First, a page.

Photos by Francois Portmann
The Thompkins Square Formel sits the nest in a nearly 24 hour rainstorm.
Just in from amazing wildlife photographer Francois Portmann-
No white heads yet. I think it will happen in the coming week!
By the way, this last storm was the 10th worst amount of rain in a 24hrs period on record.
They made it through!
It has been raining most of day, see the lights coming on in the park? The Formel must be soaked to the skin but she sticks to those eggs.
Deep in the night it still rains and she has shifted position but she's still there, wet as can be.
It is now the following morning. The soaked tiercel who has obviously been hunting in the rain, arrives with a nice fat rat, but Mom appears to have been more attracted to a break. She is likely in great need of some exercise to warm herself up, then she'll eat and he'll sit the eggs for awhile.
Red-tail Hawks never cease to amaze me! These hawks are no pussies.
Many thanks for the update Francois!
Next up, the wonders an old orange can bring to a feeder.
When last we saw Quicksilver he was trying to get into the kitchen cupboard without being seen and I was cleaning out the refrigerator.
Two of the things in the refrigerator that I decided some of the wildlife might like were a slice of pineapple that had seen better days , and a rather shriveled orange. I took them out and stuck them on the fence under the regular feeders.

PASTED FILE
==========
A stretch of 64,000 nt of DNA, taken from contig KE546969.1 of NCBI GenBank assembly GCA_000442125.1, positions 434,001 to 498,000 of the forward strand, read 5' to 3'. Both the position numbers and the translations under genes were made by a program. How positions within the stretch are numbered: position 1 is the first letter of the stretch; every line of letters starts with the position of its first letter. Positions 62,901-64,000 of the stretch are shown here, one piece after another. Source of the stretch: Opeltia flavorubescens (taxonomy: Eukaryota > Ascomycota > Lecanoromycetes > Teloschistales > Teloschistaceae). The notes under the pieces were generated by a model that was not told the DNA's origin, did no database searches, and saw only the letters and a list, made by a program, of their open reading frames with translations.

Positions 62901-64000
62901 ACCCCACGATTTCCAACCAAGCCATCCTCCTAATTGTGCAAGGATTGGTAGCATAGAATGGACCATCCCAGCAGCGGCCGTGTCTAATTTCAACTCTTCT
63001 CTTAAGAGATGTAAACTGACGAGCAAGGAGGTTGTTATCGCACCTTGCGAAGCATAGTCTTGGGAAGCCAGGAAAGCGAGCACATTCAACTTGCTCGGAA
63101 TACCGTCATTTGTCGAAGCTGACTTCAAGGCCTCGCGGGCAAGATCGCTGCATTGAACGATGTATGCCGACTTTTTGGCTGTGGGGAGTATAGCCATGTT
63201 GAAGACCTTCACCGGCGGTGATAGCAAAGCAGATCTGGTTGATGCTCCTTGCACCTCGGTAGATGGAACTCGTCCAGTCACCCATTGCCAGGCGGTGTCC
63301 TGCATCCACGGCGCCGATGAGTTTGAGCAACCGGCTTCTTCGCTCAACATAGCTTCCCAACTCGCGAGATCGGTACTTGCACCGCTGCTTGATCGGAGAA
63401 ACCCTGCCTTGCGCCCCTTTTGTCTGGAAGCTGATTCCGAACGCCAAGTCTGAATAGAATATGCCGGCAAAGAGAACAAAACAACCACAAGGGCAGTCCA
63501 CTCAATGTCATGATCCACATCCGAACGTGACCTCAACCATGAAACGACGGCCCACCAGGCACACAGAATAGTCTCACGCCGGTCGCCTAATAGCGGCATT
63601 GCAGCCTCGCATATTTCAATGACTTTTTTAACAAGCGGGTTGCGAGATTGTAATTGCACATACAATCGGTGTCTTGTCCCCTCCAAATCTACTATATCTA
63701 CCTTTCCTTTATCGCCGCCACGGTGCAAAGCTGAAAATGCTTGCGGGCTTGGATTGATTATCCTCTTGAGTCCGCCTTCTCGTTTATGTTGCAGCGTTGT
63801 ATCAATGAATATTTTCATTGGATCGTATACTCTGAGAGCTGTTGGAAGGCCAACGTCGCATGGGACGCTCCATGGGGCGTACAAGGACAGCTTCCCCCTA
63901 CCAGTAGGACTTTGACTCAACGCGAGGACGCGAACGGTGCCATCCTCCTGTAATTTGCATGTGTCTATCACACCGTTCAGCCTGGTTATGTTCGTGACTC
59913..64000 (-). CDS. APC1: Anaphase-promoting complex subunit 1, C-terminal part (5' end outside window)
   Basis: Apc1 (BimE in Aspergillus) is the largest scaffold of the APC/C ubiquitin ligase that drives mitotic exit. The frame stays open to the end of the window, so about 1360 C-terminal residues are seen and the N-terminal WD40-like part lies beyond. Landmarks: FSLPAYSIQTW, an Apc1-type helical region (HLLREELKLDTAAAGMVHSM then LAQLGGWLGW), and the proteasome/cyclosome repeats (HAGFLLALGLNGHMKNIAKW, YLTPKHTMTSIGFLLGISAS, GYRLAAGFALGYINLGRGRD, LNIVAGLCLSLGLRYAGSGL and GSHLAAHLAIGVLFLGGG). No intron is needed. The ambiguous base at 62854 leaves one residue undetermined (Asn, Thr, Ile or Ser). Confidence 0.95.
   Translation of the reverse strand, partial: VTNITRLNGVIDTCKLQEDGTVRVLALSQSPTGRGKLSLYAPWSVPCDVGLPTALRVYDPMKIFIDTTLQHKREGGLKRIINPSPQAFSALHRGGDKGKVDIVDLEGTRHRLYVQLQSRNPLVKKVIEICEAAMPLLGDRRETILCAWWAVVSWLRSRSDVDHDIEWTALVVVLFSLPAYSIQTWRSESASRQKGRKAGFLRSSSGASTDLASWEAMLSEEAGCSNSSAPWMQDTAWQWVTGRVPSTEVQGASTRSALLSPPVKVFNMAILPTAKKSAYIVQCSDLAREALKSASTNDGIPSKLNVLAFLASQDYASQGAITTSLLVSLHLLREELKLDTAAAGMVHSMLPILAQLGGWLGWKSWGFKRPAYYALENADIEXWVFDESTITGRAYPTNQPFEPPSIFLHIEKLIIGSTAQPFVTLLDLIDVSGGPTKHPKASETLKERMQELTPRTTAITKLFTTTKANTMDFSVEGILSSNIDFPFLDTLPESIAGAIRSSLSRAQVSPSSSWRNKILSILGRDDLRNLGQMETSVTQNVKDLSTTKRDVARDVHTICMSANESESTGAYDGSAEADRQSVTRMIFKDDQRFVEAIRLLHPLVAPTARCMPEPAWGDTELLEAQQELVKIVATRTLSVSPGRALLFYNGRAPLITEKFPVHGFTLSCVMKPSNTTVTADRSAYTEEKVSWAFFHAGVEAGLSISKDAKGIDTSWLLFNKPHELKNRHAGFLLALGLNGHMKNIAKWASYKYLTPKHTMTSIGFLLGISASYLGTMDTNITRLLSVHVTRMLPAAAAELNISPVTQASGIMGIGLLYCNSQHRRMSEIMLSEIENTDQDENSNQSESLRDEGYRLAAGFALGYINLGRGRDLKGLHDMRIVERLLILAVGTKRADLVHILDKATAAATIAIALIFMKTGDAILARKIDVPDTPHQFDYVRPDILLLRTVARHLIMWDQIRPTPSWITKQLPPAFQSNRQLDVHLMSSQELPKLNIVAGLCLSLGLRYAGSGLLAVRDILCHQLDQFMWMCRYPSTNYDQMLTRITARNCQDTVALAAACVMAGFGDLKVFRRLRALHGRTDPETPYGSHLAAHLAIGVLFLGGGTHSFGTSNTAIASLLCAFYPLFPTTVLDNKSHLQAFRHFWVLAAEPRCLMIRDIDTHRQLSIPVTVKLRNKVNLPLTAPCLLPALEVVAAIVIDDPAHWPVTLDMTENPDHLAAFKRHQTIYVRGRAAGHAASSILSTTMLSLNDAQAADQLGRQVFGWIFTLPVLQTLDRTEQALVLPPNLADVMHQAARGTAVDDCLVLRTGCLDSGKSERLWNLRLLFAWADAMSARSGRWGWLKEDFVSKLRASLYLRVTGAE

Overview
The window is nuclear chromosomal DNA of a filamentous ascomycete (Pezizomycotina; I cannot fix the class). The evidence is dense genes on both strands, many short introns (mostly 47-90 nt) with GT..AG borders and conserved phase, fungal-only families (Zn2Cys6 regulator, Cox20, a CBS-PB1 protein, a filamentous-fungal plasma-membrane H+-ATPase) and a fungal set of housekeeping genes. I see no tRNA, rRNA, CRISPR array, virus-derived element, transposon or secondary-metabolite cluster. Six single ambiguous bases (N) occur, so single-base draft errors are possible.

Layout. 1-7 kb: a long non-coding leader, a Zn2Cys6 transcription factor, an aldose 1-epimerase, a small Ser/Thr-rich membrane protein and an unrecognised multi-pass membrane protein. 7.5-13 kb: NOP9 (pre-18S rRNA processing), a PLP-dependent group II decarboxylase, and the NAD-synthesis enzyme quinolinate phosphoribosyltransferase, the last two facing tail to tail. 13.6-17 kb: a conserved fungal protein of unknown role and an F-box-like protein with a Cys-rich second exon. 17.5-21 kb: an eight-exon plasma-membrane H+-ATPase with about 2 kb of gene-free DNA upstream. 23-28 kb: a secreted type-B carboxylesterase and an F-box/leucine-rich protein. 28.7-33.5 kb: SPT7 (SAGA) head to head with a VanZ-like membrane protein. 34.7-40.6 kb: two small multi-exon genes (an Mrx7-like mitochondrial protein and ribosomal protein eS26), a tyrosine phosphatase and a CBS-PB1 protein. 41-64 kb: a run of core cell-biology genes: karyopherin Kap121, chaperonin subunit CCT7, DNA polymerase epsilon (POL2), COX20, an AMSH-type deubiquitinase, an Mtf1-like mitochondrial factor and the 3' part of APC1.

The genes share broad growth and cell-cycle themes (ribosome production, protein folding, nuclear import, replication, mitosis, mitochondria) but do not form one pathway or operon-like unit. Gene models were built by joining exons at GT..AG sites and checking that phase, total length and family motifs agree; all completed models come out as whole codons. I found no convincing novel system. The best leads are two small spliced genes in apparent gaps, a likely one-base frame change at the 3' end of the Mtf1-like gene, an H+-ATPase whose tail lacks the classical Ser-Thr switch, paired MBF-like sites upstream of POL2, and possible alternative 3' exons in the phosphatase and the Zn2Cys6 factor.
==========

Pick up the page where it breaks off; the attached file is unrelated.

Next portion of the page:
A friend and I were standing at the window watching a squirrel make very short work of the pineapple slice. He bit it and then in a blink of an eye he masticated it from one end to the other in no time at all. WOW!
I was still digesting the squirrel and pineapple image, and watching my furry guest start in on an orange half, when my friend said, "What's that over there?"
That, as it turns out are the nether portions of a Baltimore Oriole. Roger Tory Peterson was right when he said they were flame orange!
He unbent and looked right where the pineapple squirrel was now starting on the other half of the orange which was closer to the windows through which we were watching. Then serendipitously the squirrel saw us and fled.
The Oriole saw the Squirrel leave and immediately flew over to the orange the Squirrel had deserted and appeared to see us but did not appear to care.
He then went straight to work.
Shifted to a new spot, then another.
It was like he stopped for a moment, orange bits on his beak, to think.
Then he looked straight at the window, as if to say, "I'll be back tomorrow. It better be fresher."
And he was gone.
Photo courtesy of palemale.com
And last but not least, as longtime hawkwatcher Stella Hamilton called it on one of the first days of feeding, and counted the heads today: There ARE three eyasses on Pale Male and Octavia's nest.